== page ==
This page is relevant to XR Activists
This page aims to provide you with an overview of how we can turn the criminal justice process (from arrest to verdict) into an opportunity to advance our strategic objectives - in particular by raising public and political awareness of the climate emergency. While we also refer to some of the risks of action, this document is not a substitute for legal advice. Even if you choose to represent yourself at the trial, if you're arrested and charged it's always a good idea to take advantage of XR’s Access to Justice scheme (see here) which provides for a free meeting with a protest-experienced lawyer.
If you have been arrested and charged with an offence, there are several different routes through the criminal justice system – different legal strategies – available. The one you choose depends on your personal and financial situation and on your objectives. It’s important to emphasise that, from XRs perspective, there is no right or preferred strategy, it’s a personal decision. You have already done a huge amount. Everyone’s case is different and parts of this overview may not apply to you. If you have been charged with a more serious offence that may involve a trial in the Crown Court you should contact XR Legal Support if you haven’t already seen a protest-experienced solicitor.
Your personal situation includes how much time and energy you have available to fight a court case, and in particular whether you are eligible for legal aid. If you get legal aid your paid-for lawyer will do most of the work on your case, although you will still have to pay any costs and/or fines imposed by the court if you are found guilty (see here). If you are not eligible and decide to represent yourself at a trial you will probably find yourself with a lot of work to do.
Broadly, there are three possible objectives, though some people combine the second and third. (1) You want to get the whole thing over with as quickly and cheaply as possible; (2) you want to challenge the prosecution evidence and get a not guilty verdict; (3) you want to use the court as a platform to make the case for the climate crisis as urgently and powerfully as you can.
XRs experience is that most people who are arrested at an action are charged, although there may be a delay – for most offences the police and the Crown Prosecution Service (CPS) have 6 months to make up their minds on whether they want to charge you or not. When they send the charge letter they also send most of the evidence against you, and you should see a solicitor – Legal Support can supply a list of firms we use regularly. The solicitor will work out whether you are eligible for legal aid, and if you are they can act for you throughout the process. If you are not eligible we urge you to take advantage of the Access to Justice scheme which provides a free meeting with a protest-experienced lawyer to assess the evidence against you – in most cases including looking at the body-worn video footage. Whether or not you are on legal aid your first court appearance will be for your plea hearing.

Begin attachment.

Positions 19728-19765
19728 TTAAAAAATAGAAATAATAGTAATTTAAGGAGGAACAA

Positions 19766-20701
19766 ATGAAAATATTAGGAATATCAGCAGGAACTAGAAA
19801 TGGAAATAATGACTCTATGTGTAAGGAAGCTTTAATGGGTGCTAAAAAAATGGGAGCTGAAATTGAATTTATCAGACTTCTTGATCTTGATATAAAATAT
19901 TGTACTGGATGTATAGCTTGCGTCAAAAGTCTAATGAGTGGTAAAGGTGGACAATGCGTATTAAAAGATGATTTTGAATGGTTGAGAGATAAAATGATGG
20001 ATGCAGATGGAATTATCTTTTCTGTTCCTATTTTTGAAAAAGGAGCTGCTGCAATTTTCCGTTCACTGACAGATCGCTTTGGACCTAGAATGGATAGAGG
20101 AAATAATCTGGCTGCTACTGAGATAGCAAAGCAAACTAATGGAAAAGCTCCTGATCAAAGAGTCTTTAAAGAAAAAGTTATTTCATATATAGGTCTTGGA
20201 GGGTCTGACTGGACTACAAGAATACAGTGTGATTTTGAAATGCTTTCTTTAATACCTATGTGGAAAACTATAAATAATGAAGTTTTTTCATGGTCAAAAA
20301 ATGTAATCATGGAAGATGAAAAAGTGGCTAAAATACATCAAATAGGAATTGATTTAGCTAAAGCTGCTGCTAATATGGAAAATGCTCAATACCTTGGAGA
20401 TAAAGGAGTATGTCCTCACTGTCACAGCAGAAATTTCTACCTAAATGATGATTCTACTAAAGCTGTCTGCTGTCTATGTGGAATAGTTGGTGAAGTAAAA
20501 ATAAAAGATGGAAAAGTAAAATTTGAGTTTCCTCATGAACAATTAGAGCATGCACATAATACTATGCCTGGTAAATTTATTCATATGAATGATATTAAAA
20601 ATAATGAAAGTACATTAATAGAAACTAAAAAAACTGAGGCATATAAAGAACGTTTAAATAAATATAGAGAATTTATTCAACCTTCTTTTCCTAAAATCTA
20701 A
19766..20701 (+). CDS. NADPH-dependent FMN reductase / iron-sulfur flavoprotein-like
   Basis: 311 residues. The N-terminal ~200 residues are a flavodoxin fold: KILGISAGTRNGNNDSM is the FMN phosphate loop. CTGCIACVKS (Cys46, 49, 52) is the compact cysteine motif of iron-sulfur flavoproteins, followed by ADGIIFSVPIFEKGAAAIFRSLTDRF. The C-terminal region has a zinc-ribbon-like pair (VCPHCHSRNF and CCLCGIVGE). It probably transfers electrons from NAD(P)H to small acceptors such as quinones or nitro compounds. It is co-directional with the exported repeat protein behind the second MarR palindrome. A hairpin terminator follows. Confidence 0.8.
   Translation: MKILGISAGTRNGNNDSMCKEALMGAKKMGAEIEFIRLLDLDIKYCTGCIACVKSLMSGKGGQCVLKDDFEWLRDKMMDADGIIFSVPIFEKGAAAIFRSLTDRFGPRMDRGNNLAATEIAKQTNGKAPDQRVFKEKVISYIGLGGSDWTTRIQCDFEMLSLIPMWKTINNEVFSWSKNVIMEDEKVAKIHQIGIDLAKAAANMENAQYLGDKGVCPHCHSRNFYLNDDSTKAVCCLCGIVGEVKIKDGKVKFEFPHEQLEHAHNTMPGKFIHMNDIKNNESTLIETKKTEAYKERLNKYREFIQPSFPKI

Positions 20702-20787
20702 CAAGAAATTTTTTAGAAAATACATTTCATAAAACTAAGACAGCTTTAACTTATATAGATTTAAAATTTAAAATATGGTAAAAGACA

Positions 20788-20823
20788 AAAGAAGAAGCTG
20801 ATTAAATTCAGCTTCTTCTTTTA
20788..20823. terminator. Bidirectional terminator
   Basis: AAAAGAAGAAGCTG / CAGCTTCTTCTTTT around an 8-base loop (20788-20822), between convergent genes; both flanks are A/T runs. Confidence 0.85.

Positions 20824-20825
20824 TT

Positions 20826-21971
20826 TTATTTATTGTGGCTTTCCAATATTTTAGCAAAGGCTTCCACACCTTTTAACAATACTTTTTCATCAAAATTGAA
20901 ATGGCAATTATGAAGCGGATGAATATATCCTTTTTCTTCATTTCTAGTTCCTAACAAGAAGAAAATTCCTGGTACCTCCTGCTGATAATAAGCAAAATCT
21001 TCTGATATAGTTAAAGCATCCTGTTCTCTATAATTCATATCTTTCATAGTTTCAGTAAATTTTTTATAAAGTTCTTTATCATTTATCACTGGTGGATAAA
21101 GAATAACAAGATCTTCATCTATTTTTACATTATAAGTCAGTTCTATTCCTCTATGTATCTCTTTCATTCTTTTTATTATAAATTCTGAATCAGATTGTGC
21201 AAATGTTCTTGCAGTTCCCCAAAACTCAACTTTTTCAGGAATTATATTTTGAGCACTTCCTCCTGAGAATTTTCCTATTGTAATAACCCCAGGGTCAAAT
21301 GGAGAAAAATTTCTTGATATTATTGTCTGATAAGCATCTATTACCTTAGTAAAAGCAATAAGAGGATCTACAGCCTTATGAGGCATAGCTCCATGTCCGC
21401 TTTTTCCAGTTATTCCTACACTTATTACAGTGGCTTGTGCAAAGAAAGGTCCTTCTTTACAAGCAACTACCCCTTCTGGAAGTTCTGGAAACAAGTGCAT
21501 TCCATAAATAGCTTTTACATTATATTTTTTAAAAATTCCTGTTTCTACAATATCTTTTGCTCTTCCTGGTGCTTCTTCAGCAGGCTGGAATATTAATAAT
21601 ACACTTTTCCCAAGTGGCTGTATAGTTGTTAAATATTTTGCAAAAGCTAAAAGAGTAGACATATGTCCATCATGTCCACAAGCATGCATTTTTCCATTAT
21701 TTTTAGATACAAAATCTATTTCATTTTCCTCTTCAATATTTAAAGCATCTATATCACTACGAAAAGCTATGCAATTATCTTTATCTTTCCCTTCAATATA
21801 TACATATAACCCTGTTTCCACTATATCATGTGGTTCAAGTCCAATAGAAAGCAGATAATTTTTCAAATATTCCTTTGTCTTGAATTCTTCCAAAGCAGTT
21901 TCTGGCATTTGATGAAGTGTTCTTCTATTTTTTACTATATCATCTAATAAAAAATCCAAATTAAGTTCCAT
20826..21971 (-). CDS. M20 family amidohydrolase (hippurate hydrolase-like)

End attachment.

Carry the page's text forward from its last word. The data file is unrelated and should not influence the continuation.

- Getting it over with
The usual way to get your case finished as quickly as possible is to plead guilty, either remotely or at the plea hearing. During 2019 and 2020 the great majority of rebels facing Summary (decided in the Magistrates Courts) charges who pleaded guilty were given a 6-month Conditional Discharge (very rarely a fine) and about £110 court costs. People had the chance to make a statement to the court and the case was finished in half a day or less. In 2021 the CPS started to offer cautions to some defendants. Accepting a caution also involves an admission of guilt but does not incur court costs or a conditional discharge. There is no criminal conviction although cautions are kept on record for six years, and you will not be able to make a statement to the court. Police can also offer cautions but we suggest that you do not accept a police caution, as you will not have had a chance to look at the evidence against you. A CPS caution, if available, will be offered after you have seen the evidence and reviewed it with your Access to Justice or Legal Aid solicitor.